460 CHAPTER 10: THE PERFECTLY MIXED FLOW REACTOR
Figure 10.2.22 Economic optimum choice of number of perfectly mixed reactors in series.
These conclusions can be readily quantitatively visualized as shown in Fig. 10.2.23, which is based on the geometric nature of the plug flow or batch reactor design equation versus that for the perfectly mixed flow reactor. For a plug flow or batch reactor, x
Ae V dx A FA0 x A 0 rA ( x A )
For a perfectly mixed flow reactor,
x x A0 V Ae FA0 rA ( x Ae )
10.3 DESIGN FOR OPTIMUM SELECTIVITY IN SIMULTANEOUS REACTIONS
461
Figure 10.2.23 Comparison of plug flow and perfectly mixed flow reactor volumes.
The reactor size for plug flow is given by the area under the curve 1/rA versus xA (area 1 in Fig. 10.2.23a). For perfectly mixed flow, on the other hand, the size is given by the area of the rectangle with ordinate 1/rA(xAe) (i.e., evaluated at the exit conversion), which is the sum of areas 1 + 2. Clearly, for this case where the rate monotonically increases with concentration, the plug flow reactor will always have the smaller area, and thus a smaller size. However, Fig. 10.2.23b is a plot for another type of rate form, which could result from an autocatalytic reaction, a dualsite catalytic mechanism, “negative order”, or any other form where the rate has a maximum in the concentration range. Here, the optimum arrangement is a perfectly mixed reactor followed by a plug flow reactor. The combined volume could be significantly smaller than that of either type of single reactor. Bischoff [1966] treated the case of MichaelisMenten kinetics important in enzyme and fermentation reactions and showed for a typical case that the total volume is reduced by a factor of 2.77 with the optimal design. In many cases the reactor volume is not the main factor in the choice of the reactor type. Most reactions of industrial importance are actually complex and the selectivity is far more important than the reactor size. Therefore, it is important that a judicious choice of reactor type permits one to influence the selectivity, which may depend on the concentration levels and, therefore, on the degree of mixing in the reactor. This is discussed in the next section. 10.3 DESIGN FOR OPTIMUM SELECTIVITY IN SIMULTANEOUS REACTIONS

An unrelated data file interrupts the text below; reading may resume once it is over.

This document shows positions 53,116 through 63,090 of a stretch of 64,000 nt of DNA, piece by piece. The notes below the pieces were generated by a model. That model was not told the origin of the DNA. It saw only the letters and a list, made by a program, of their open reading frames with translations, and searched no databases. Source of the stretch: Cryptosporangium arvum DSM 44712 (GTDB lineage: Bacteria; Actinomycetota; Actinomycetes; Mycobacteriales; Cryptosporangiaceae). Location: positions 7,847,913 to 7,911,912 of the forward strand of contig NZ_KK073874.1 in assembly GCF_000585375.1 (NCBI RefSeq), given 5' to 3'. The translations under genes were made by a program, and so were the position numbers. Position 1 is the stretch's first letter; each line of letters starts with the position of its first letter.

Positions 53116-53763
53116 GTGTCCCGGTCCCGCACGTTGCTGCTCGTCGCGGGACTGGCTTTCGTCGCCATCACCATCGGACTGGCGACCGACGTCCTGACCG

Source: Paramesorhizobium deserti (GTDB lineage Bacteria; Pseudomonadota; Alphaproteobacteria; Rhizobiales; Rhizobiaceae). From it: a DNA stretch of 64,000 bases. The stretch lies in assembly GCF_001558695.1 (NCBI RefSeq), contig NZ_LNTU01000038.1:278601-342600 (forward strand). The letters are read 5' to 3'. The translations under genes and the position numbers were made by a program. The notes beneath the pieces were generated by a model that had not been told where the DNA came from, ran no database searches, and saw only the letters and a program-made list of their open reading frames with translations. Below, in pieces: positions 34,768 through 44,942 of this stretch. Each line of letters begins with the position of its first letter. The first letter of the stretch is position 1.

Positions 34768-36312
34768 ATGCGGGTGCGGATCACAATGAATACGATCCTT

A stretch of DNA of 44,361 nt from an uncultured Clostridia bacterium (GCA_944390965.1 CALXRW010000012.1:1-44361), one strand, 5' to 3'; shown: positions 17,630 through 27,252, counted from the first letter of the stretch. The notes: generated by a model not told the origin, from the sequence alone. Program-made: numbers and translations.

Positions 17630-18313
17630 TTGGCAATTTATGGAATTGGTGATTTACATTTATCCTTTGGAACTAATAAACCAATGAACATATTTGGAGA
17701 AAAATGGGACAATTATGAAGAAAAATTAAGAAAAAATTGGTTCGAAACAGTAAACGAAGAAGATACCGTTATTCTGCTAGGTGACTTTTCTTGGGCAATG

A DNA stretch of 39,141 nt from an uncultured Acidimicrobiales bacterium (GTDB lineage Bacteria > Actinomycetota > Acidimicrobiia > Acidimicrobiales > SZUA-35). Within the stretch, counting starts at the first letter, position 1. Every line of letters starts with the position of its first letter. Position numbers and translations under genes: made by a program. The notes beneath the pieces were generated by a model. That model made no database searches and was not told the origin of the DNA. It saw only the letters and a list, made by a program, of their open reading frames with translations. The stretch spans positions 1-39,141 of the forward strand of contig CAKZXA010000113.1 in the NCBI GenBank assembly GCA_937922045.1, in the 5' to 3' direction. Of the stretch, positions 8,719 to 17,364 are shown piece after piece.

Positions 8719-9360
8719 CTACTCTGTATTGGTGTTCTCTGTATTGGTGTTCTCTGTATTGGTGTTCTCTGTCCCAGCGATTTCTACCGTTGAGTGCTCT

10.3.1 General Considerations The effect of the concentration levels on the selectivity of complex reactions can most readily be seen by considering a few examples. For parallel reactions
462 CHAPTER 10: THE PERFECTLY MIXED FLOW REACTOR
where Q is the desired product, the rate equations for the formation of Q and S are
rQ k1C Aa '1
rS k 2 C Aa '2 from which
rQ rS
k1 a '1 a '2 CA k2
(10.3.11)
Figure 10.3.11 Conversions and selectivities for various degrees of mixing as a function of the mean residence time τ = V/FA.
10.3 DESIGN FOR OPTIMUM SELECTIVITY IN SIMULTANEOUS REACTIONS
463
The relative rates of formation depend on the ratio of the rate coefficients k1/k2, and on the difference in orders, a1' a '2 . When both rates have the same order, it is clear that the selectivity will not depend on the concentration level (although the conversion will). For given k1/k2 and a1' a '2 , the selectivity can be altered by the concentration environment, and this should then be chosen to maximize the desired product Q. When a1' a '2 , rQ/rS is small when CA is large. In batch and plug flow reactors, part of the conversion is occurring at the high initial concentrations. In the perfectly mixed flow reactor, the feed concentration is immediately reduced to that of the outlet, which is low. Therefore, the selectivity (to Q) will be higher in the perfectly mixed flow reactor. Similar reasoning indicates that the opposite would be true for a1' a '2 . The former case is illustrated by the calculated results presented in Fig. 10.3.11, which compares the conversions to Q, xQ = CQ/CA0, in batch or plug flow reactors with a cascade of perfectly mixed reactors. It is seen, as expected, that a single stirred tank would give the highest conversion to xQ and thus the highest selectivity for Q. Next, consider consecutive reactions: 1 2 A Q S
where Q is the desired product. For both reactions first order, the resulting rate equations have been integrated in Chapter 1 for the batch or plug flow reactors. A few curves are shown by way of example in Fig. 10.3.12. Also from Chapter 1, the maximum value of CQ is
CQ C A0
k1 exp k1 / k lm exp k 2 / k lm (10.3.12) max k 2 k1
which occurs at the particular holding time
V
1
ln k / k
2 1 max C A0 FA0 max k lm k 2 k1
For the perfectly mixed flow reactor, the mass balances (10.2.22), lead to
CA
CQ
C A0 1 k1C A0V / FA0
k1C A2 0V / FA0 1 k1C A0V / FA0 (1 k 2 C A0V / FA0
C S C A0 C A C Q
464 CHAPTER 10: THE PERFECTLY MIXED FLOW REACTOR